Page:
The federal government succeeded in quickly securing and distributing COVID-19 vaccines and rolling out pandemic benefits to help people and backstop the economy, but wasted millions of doses and gave billions in benefits to ineligible recipients, the Auditor General of Canada says.
Karen Hogan’s fall audits, which were released Tuesday, give the government a mixed pandemic report card, saying that while benefit programs were swift and did what they were supposed to do, they were also wasteful and lacked proper verification.
“In 2020, the government decided to rely on information provided by applicants and limit pre-payment controls to expedite helping people and employers affected by the pandemic,” Hogan said in a statement. “In doing so, it recognized that there was a risk that some payments would go to ineligible recipients.”
The audit of benefits “found that overpayments of $4.6 billion were made to ineligible individuals, and we estimated that at least $27.4 billion of payments to individuals and employers should be investigated further,” she said.
Hogan’s audit of pandemic benefits warns that while $2.3 billion in overpayments had been recovered by this summer, the federal government may be running out of time to identify and recover the rest because of legislative time limits.
Legally, the federal government has 36 months from the time benefits are paid to verify the payment was proper, a time frame that can be extended to 72 months if the Canada Revenue Agency suspects recipients provided false information when applying for the benefits.
In its analysis, the Auditor General’s Office looked at:
- the Canada Worker Lockdown Benefit.
- Canada Recovery Benefit.
- Canada Recovery Sickness Benefit.
- Canada Recovery Caregiving Benefit.
- Canada Emergency Response Benefit (CERB), including the Employment Insurance Emergency Response Benefit and the Canada Emergency Wage Subsidy.
The audits not only looked at whether the payments were made to eligible recipients, and how well the government later verified if those payments were legitimate, but also how effective the pandemic supports were in achieving their stated goals.
“The Government of Canada set an objective of helping Canadians as quickly as possible. The COVID-19 emergency programs that we audited achieved that objective,” the audit said. “They quickly offered financial relief to individuals and employers, prevented a rise in poverty, mitigated income inequalities and helped the economy to recover from the effects of the pandemic.”
Canada’s gross domestic product took a 17 per cent hit between February and April 2020, shrinking the economy by some $350 billion. But by November 2021, the audit said, the economy was back to pre-pandemic strength.
The audit also said that without the pandemic supports offered to individuals and businesses, the poverty rate would have almost doubled during the pandemic, from 6.4 per cent to 11.6 per cent.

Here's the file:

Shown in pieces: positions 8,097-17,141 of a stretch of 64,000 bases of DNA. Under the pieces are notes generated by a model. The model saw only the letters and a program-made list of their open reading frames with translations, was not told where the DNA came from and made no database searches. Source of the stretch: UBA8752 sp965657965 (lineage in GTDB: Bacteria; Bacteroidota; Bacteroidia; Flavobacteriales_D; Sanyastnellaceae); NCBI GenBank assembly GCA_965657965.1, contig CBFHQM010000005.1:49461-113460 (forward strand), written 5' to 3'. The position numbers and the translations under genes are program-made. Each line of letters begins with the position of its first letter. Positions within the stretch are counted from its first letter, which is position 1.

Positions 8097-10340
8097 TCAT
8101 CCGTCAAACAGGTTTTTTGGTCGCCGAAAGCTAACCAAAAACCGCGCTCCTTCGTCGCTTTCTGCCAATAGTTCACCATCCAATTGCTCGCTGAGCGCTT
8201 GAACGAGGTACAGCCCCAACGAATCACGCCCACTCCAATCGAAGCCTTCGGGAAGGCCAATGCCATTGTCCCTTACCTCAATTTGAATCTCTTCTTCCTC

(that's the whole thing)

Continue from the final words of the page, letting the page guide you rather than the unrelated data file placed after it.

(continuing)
Although the government was successful in sending a sufficient number of doses to provinces and territories, the Public Health Agency of Canada ended up with a large surplus of doses.– Auditor General of Canada
Those pandemic supports, the audit said, primarily went to lower-income workers who benefited with an increase over their pre-pandemic incomes.
“Overall, these increases in government transfers to households exceeded losses in wages and salaries and self‑employment income,” the audit said. “This income compensation through the COVID‑19 programs helped to financially support the population.”
Despite achieving their stated goals, the Auditor General’s report says that the government’s efforts to verify and recover improper payments has “not been timely” and that “significant unrecoverable amounts are likely to materialize.”
“The CRA and Employment and Social Development Canada did not manage the selected COVID‑19 programs efficiently given the significant amount paid to ineligible recipients,” the audit said.
Procuring and distributing vaccines
When it came to the procurement and distribution of vaccines, the Auditor General gave the government a similarly mixed review, saying that while it did a good job sourcing supplies and striking procurement deals, the rush to acquire vaccines led to the waste of millions of doses.
“We found that, although a non-competitive approach was taken, Public Services and Procurement Canada exercised due diligence on the seven vaccine companies by conducting assessments to examine the companies’ financial capability to meet requirements and by conducting integrity checks to mitigate the risk of unethical business practices,” the audit said.
Hogan’s fall report said that the average cost of one dose of COVID-19 vaccine stood at about $30 and estimates that the total cost of the 169 million doses bought between December 2020 and May 2022 was about $5 billion.
“Although the government was successful in sending a sufficient number of doses to provinces and territories, the Public Health Agency of Canada ended up with a large surplus of doses,” the report said.
By May 31 of this year, the report said that Canada had 32.5 million doses, estimated to be worth about $1 billion, in inventories across the country, and another 50.6 million doses that were deemed surplus and were being offered up for donation.
Of those surplus doses, 15.3 million were donated, but another 13.6 million expired before they could be gifted to another country in need of vaccines.
“By the end of our audit period, the majority of these remaining doses still had a shelf life and could be used in booster campaigns or donated; however, most will expire by the end of 2022 if unused,” the audit said.